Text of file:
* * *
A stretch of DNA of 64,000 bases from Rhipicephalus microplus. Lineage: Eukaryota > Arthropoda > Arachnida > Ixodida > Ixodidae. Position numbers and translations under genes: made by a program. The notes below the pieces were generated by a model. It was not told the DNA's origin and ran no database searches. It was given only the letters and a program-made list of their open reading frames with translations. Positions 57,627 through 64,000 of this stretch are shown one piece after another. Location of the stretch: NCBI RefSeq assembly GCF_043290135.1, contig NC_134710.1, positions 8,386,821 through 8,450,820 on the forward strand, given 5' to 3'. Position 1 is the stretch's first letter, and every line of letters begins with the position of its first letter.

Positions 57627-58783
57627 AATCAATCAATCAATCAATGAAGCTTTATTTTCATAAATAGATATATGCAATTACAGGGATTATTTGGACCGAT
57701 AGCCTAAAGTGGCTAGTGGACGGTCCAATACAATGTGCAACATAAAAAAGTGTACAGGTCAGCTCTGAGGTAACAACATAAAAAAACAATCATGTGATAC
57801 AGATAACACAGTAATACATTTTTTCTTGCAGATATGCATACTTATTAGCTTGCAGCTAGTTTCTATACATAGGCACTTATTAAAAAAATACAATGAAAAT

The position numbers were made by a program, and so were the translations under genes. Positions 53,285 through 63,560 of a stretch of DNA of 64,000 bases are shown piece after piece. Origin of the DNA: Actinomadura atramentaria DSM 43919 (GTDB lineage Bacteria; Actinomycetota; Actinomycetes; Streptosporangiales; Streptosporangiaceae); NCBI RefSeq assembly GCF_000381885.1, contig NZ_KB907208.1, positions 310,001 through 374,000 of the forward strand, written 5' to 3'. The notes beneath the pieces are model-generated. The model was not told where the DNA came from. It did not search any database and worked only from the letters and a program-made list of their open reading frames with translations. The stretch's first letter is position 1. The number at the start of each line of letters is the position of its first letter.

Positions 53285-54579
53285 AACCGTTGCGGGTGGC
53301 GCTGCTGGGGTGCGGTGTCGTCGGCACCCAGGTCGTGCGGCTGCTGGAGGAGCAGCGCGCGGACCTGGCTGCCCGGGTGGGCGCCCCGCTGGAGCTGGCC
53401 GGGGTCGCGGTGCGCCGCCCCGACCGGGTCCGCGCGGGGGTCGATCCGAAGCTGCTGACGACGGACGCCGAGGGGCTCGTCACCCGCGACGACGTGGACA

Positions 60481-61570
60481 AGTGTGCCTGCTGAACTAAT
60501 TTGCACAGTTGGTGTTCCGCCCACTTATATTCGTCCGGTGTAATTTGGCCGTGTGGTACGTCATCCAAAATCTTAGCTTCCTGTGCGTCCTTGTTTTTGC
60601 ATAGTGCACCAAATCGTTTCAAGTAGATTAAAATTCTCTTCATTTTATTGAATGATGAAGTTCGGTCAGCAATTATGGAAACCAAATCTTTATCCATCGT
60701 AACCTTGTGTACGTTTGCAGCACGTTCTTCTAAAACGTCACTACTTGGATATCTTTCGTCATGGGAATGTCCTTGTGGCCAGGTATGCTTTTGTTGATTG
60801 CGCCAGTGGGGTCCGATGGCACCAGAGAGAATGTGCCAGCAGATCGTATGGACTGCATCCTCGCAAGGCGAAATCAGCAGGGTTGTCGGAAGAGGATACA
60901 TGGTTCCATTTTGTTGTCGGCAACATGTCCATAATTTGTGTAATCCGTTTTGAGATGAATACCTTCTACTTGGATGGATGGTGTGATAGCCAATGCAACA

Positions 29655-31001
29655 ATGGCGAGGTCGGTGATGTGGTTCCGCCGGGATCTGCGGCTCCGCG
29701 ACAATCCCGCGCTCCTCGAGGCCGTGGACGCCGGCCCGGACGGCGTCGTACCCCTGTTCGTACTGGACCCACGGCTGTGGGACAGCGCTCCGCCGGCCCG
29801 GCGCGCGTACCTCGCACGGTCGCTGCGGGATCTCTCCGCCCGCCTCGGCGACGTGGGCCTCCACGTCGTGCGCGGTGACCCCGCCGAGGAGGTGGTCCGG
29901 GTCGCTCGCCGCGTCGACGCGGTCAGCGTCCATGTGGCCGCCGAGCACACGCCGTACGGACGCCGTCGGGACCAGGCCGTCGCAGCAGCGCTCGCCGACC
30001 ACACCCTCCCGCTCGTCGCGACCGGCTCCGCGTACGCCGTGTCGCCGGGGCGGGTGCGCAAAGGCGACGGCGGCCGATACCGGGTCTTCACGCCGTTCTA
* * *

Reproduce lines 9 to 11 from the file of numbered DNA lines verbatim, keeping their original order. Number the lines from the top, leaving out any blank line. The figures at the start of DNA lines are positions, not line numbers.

53301 GCTGCTGGGGTGCGGTGTCGTCGGCACCCAGGTCGTGCGGCTGCTGGAGGAGCAGCGCGCGGACCTGGCTGCCCGGGTGGGCGCCCCGCTGGAGCTGGCC
53401 GGGGTCGCGGTGCGCCGCCCCGACCGGGTCCGCGCGGGGGTCGATCCGAAGCTGCTGACGACGGACGCCGAGGGGCTCGTCACCCGCGACGACGTGGACA

Positions 60481-61570